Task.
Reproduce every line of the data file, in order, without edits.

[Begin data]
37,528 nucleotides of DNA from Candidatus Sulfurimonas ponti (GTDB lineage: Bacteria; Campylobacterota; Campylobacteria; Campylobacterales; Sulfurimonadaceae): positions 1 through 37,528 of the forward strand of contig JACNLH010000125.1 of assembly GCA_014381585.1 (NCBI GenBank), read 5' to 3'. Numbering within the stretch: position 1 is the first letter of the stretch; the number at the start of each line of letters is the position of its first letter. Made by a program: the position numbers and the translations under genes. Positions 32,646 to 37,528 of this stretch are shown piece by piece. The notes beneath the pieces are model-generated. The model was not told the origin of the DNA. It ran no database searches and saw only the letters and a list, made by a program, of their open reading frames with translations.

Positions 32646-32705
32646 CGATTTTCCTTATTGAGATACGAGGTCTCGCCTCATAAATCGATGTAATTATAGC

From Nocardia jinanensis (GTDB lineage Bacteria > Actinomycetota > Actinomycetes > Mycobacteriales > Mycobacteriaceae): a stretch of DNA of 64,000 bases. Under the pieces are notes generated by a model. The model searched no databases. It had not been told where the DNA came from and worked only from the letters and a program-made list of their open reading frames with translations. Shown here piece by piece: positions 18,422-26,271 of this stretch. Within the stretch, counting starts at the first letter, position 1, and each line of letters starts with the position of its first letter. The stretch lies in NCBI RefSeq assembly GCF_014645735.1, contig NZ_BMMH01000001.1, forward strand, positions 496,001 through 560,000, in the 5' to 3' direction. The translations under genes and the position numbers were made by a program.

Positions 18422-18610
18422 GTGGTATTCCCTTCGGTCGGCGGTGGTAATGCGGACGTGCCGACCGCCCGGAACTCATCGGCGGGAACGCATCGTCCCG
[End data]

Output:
37,528 nucleotides of DNA from Candidatus Sulfurimonas ponti (GTDB lineage: Bacteria; Campylobacterota; Campylobacteria; Campylobacterales; Sulfurimonadaceae): positions 1 through 37,528 of the forward strand of contig JACNLH010000125.1 of assembly GCA_014381585.1 (NCBI GenBank), read 5' to 3'. Numbering within the stretch: position 1 is the first letter of the stretch; the number at the start of each line of letters is the position of its first letter. Made by a program: the position numbers and the translations under genes. Positions 32,646 to 37,528 of this stretch are shown piece by piece. The notes beneath the pieces are model-generated. The model was not told the origin of the DNA. It ran no database searches and saw only the letters and a list, made by a program, of their open reading frames with translations.

Positions 32646-32705
32646 CGATTTTCCTTATTGAGATACGAGGTCTCGCCTCATAAATCGATGTAATTATAGC

From Nocardia jinanensis (GTDB lineage Bacteria > Actinomycetota > Actinomycetes > Mycobacteriales > Mycobacteriaceae): a stretch of DNA of 64,000 bases. Under the pieces are notes generated by a model. The model searched no databases. It had not been told where the DNA came from and worked only from the letters and a program-made list of their open reading frames with translations. Shown here piece by piece: positions 18,422-26,271 of this stretch. Within the stretch, counting starts at the first letter, position 1, and each line of letters starts with the position of its first letter. The stretch lies in NCBI RefSeq assembly GCF_014645735.1, contig NZ_BMMH01000001.1, forward strand, positions 496,001 through 560,000, in the 5' to 3' direction. The translations under genes and the position numbers were made by a program.

Positions 18422-18610
18422 GTGGTATTCCCTTCGGTCGGCGGTGGTAATGCGGACGTGCCGACCGCCCGGAACTCATCGGCGGGAACGCATCGTCCCG